This is the second in a series of video focused articles. You can read the first one here.
If my previous article had you scratching your head as to why anybody would bother shooting video on a DSLR as opposed to a camcorder, hopefully this one will clear things up. After all, it’s not just still photographers who are using HDSLR’s; many videographers and filmmakers have switched to them as well, moving away from camcorders and much pricier cinema cameras. The reason for this comes down to sensor size.
Most photographers are aware of different sensor formats and how they affect the quality of a photograph. There’s full frame, APS-C, and Micro Four Thirds to name a few. The different formats (save those larger than full frame, like medium format) are usually identified by their “crop factor,” where full frame is a factor of 1.0. APS-C has a crop factor of about 1.5, and MFT is 2.0. Camcorders, however, do not follow this same pattern. A still photographer picking up a pro-level camcorder for the first time may look at it and wonder how in the world they fit a f/1.6-2.8 18x zoom in such a small package. After using it, they’ll wonder why their depth of field is so great when shooting at f/1.6. This is, of course, the result of a small sensor size. Camcorders typically use what’s called a 1/3” sensor (high end broadcast cameras may use 1/2” and lower end consumer models 1/4”). The problem is that a photographer is not thinking in terms of inches, but crop factor—or at the very best, millimeters. This makes it difficult for a still photographer to make sense of a camcorder sensor. A little bit of math (or a quick Wikipedia search) gives us the answer we want: a 1/3” camcorder sensor has a crop factor of 7.21. This means a 50mm lens—if you could mount it—would have a 360mm equivalent field of view on a standard camcorder. Yikes. The 18x zoom lens on a Canon XF 300 has an equivalent field of view of about a 28-520mm lens, but its physical measurements are 4-72mm. Hence our depth of field problem: 4mm, at any aperture, is going to have a lot of depth of field.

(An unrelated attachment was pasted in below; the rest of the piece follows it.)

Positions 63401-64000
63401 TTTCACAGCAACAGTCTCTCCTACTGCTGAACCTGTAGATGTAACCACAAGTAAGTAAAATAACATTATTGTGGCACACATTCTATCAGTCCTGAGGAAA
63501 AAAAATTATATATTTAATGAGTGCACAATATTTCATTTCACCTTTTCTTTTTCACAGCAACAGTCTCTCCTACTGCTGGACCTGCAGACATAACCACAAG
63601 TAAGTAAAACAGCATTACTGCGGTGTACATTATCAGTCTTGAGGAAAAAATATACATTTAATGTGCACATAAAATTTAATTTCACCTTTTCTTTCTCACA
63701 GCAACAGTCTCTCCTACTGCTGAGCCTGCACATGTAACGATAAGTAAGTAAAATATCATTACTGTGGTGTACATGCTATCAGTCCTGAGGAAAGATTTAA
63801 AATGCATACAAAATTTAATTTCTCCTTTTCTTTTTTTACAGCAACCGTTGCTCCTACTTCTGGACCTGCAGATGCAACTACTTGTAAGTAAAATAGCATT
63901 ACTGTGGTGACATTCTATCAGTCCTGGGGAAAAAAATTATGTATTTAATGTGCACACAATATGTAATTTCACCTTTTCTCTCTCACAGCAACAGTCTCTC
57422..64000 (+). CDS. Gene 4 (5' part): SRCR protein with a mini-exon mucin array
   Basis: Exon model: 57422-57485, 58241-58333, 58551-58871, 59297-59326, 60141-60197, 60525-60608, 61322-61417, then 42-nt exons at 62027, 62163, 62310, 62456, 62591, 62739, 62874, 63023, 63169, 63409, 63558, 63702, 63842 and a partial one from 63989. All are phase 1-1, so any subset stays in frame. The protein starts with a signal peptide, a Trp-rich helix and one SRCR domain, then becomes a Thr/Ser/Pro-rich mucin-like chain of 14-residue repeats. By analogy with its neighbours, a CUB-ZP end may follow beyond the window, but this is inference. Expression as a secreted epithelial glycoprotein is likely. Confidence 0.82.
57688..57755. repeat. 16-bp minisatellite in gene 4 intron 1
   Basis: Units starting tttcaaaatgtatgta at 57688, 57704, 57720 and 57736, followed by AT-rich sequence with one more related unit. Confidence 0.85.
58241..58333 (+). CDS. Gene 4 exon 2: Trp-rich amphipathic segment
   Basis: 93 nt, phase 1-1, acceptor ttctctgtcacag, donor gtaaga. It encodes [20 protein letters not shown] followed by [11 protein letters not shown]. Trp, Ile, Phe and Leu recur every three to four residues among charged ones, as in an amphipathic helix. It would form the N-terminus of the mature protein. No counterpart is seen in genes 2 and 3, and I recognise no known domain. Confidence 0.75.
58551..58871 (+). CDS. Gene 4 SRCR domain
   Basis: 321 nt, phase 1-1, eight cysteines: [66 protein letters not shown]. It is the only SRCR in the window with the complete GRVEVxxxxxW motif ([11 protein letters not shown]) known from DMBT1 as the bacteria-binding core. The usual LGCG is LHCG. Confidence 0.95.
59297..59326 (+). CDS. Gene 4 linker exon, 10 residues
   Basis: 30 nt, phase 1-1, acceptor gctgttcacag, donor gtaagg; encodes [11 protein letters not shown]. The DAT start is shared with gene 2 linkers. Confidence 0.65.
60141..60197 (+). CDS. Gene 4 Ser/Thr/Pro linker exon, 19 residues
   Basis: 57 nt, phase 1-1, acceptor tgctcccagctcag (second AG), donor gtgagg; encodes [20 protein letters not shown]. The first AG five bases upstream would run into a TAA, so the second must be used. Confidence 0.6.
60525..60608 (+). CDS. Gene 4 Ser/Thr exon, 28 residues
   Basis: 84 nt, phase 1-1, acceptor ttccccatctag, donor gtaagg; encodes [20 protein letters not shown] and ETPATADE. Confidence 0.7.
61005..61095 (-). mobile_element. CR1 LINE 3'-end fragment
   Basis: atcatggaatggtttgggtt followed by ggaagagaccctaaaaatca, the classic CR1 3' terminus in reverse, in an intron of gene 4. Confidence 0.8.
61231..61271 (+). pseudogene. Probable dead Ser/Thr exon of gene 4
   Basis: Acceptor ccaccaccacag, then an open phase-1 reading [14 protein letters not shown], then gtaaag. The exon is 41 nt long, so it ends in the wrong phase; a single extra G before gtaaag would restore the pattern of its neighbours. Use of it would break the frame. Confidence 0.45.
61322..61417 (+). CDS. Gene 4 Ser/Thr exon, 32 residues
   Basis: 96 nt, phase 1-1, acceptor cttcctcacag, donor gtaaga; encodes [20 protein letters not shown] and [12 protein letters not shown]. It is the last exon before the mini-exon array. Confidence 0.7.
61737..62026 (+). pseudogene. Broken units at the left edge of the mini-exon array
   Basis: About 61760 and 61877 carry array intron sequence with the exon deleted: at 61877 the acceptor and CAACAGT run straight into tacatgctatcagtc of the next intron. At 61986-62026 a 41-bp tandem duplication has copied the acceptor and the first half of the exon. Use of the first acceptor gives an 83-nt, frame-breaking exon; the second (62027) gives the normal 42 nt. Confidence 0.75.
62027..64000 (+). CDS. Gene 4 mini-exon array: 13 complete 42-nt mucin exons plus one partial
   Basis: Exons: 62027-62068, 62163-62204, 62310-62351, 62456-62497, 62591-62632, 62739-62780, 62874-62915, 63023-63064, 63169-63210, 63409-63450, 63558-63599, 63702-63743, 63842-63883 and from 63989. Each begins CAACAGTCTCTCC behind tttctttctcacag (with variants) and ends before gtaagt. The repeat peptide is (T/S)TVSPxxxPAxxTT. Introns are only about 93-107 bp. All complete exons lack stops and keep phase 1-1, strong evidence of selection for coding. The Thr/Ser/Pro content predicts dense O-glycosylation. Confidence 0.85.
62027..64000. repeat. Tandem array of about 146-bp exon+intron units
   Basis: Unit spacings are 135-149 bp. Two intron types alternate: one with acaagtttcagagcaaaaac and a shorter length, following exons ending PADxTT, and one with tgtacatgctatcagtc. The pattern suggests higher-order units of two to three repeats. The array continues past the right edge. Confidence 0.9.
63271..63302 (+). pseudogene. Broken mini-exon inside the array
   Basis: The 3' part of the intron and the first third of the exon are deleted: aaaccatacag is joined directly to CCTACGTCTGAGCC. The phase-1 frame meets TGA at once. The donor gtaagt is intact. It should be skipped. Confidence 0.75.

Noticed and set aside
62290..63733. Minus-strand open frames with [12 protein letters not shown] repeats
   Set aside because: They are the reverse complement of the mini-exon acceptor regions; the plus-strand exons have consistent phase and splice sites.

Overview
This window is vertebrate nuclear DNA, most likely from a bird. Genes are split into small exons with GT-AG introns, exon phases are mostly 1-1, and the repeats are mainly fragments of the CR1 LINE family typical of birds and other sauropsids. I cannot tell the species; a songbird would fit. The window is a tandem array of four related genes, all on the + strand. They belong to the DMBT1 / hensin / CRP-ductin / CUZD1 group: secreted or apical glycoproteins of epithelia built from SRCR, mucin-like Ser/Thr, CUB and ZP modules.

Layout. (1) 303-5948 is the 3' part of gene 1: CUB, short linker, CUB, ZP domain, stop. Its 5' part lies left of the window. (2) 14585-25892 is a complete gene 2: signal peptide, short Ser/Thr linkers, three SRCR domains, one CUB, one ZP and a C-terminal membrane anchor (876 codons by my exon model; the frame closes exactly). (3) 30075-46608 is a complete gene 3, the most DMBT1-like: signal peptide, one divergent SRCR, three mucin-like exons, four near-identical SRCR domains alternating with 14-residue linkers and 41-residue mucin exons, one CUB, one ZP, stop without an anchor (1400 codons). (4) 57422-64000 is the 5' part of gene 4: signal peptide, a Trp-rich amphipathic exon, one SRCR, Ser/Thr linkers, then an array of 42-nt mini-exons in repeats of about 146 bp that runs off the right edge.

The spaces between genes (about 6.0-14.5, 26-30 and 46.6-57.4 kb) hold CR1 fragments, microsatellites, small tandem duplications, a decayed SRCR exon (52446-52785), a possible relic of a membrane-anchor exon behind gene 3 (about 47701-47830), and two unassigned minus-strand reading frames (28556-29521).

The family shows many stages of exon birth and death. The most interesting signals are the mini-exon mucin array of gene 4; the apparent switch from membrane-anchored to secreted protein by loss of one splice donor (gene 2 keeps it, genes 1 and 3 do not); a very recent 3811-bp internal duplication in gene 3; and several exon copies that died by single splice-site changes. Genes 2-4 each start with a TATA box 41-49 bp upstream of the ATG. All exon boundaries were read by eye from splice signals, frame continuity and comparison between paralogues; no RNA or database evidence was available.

This is why—among other obvious reasons—your home videos don’t look anything like The King’s Speech, a feature shot on 35mm motion picture film. The larger frame size of film gives you much more control over your depth of field. This is why HDSLR’s have become so popular: their large sensor size mimics the look of film. When combined with the 24p frame rate, many viewers may not be able to tell the difference between footage from an HDSLR and true film in most circumstances. This look has become so coveted, and made available at such low cost (compared to traditional cinema cameras), that every market from YouTube to Hollywood has been flooded with HDSLR footage.